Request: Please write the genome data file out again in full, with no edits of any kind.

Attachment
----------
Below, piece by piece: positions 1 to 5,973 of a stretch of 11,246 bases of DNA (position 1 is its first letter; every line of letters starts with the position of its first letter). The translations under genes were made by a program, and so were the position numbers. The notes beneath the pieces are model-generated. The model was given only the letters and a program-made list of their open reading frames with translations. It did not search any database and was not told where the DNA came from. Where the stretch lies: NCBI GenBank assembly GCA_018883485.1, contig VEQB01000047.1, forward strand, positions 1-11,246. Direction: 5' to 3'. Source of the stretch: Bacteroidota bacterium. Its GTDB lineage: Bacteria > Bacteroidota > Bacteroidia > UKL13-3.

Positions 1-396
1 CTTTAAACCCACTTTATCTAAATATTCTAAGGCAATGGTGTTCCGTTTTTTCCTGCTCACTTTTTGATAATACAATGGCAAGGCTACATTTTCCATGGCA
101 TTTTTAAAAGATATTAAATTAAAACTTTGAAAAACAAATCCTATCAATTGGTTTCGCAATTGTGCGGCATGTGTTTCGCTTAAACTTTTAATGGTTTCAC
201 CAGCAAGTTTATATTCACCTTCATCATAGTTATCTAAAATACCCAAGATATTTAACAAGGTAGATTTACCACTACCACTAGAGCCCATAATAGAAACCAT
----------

Below, piece by piece: positions 1 to 5,973 of a stretch of 11,246 bases of DNA (position 1 is its first letter; every line of letters starts with the position of its first letter). The translations under genes were made by a program, and so were the position numbers. The notes beneath the pieces are model-generated. The model was given only the letters and a program-made list of their open reading frames with translations. It did not search any database and was not told where the DNA came from. Where the stretch lies: NCBI GenBank assembly GCA_018883485.1, contig VEQB01000047.1, forward strand, positions 1-11,246. Direction: 5' to 3'. Source of the stretch: Bacteroidota bacterium. Its GTDB lineage: Bacteria > Bacteroidota > Bacteroidia > UKL13-3.

Positions 1-396
1 CTTTAAACCCACTTTATCTAAATATTCTAAGGCAATGGTGTTCCGTTTTTTCCTGCTCACTTTTTGATAATACAATGGCAAGGCTACATTTTCCATGGCA
101 TTTTTAAAAGATATTAAATTAAAACTTTGAAAAACAAATCCTATCAATTGGTTTCGCAATTGTGCGGCATGTGTTTCGCTTAAACTTTTAATGGTTTCAC
201 CAGCAAGTTTATATTCACCTTCATCATAGTTATCTAAAATACCCAAGATATTTAACAAGGTAGATTTACCACTACCACTAGAGCCCATAATAGAAACCAT